Getting Ready

Craig prepares for a role in the big leagues

ST. LOUIS—When the Cardinals drafted him out of the University of California, Allen Craig was listed as a shortstop, projected as a third baseman and not really an everyday player at either. Some things never change.

"As of now, they see me as a guy who can play outfield," Craig said shortly before accepting the club's minor league player of the year award at an annual dinner in St. Louis. "I'm willing to take groundballs at third base, too. If something opens up, I'll take advantage of it."

Craig, 25, will enter his second major league spring training with a lot more opportunity than in his first—though he can thank his first for helping. Last March, Craig hit .441/.531/.667 in 27 at-bats with the big league club in Grapefruit League play. But even with an opening at third, the Cardinals didn't give Craig a look there, and he spent most of his time backing up first base.

His successful spring carried into the season, eventually, as Craig had what general manager John Mozeliak called "possibly the best seven weeks of production of anyone in the minors, anywhere." Craig hit an outstanding .405/.449/.764 in the second half of the season with Triple-A Memphis and he propelled the Redbirds to the Pacific Coast League title.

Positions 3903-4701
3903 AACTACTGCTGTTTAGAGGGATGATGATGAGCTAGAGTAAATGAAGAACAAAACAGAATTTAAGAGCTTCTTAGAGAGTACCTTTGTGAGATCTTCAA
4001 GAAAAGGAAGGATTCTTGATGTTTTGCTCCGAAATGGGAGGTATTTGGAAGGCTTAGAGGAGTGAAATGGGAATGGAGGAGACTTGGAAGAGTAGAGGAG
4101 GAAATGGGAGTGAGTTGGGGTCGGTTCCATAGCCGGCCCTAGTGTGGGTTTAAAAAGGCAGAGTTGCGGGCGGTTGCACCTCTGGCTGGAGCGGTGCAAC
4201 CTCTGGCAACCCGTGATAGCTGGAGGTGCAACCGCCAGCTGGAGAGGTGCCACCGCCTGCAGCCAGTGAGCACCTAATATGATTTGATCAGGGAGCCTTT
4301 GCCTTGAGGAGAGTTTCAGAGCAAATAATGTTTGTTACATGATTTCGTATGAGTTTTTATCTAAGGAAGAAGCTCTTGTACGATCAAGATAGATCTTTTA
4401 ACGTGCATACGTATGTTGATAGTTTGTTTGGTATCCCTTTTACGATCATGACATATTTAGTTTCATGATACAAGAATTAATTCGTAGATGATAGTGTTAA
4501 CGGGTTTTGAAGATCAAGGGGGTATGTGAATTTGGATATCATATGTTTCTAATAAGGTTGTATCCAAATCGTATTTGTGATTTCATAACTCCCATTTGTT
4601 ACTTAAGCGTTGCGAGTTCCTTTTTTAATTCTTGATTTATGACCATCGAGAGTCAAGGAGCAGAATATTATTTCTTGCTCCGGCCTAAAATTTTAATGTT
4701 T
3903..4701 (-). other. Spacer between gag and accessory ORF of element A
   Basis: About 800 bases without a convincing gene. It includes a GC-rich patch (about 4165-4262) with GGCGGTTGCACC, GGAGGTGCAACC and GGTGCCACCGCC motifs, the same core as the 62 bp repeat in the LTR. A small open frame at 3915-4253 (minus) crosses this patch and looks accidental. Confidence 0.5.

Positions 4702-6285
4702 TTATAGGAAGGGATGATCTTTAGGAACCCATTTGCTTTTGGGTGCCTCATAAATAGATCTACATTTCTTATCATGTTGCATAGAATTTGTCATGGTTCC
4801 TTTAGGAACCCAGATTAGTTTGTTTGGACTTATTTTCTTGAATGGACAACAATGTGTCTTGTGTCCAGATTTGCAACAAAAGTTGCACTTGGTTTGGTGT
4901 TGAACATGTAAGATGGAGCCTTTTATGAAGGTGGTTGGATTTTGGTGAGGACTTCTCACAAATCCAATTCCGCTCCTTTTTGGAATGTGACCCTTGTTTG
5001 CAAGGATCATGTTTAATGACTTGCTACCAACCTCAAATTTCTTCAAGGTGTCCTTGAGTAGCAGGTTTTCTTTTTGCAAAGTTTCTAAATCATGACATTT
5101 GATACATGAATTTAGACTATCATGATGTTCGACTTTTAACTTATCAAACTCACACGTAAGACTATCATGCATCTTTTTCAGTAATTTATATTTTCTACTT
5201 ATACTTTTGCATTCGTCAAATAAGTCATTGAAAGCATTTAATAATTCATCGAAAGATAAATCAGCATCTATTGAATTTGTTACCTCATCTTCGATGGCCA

Craig hit .322/.374/.547 overall with 26 homers and 83 RBIs. He also shifted to left field in order to find a spot for his nomadic glove.

The Cardinals again have an opening at third base entering 2010, and while the club sees him as a candidate for the bench, Craig would like a shot at the hot corner. He said moving to left and ongoing work in the offseason has improved the throwing mechanic that complicated his play at third. He's been taking groundballs at third this winter, just in case. At the least, he'd like to prove he can be an option at third, in left or at first. He's already proven he can hit.


• Righthanded knuckleballer Charlie Zink signed a minor league deal with the Cardinals to add depth to the Triple-A Memphis rotation. Zink went 6-15, 5.66 in 2009 with Triple-A Pawtucket.

• He has changed his name, changed his age and changed teams more times than the Cardinals can count, and yet Amaury Antonio Cazana (formerly Marti) remains in the system as a slugging left fielder. Cazana played for three teams in winter ball, after hitting .356/.417/.599 in an impressive turn in Mexico during 2009. The Cardinals 18th-round pick in 2006, the Cuba native is 35 and looking for a spot with Triple-A Memphis.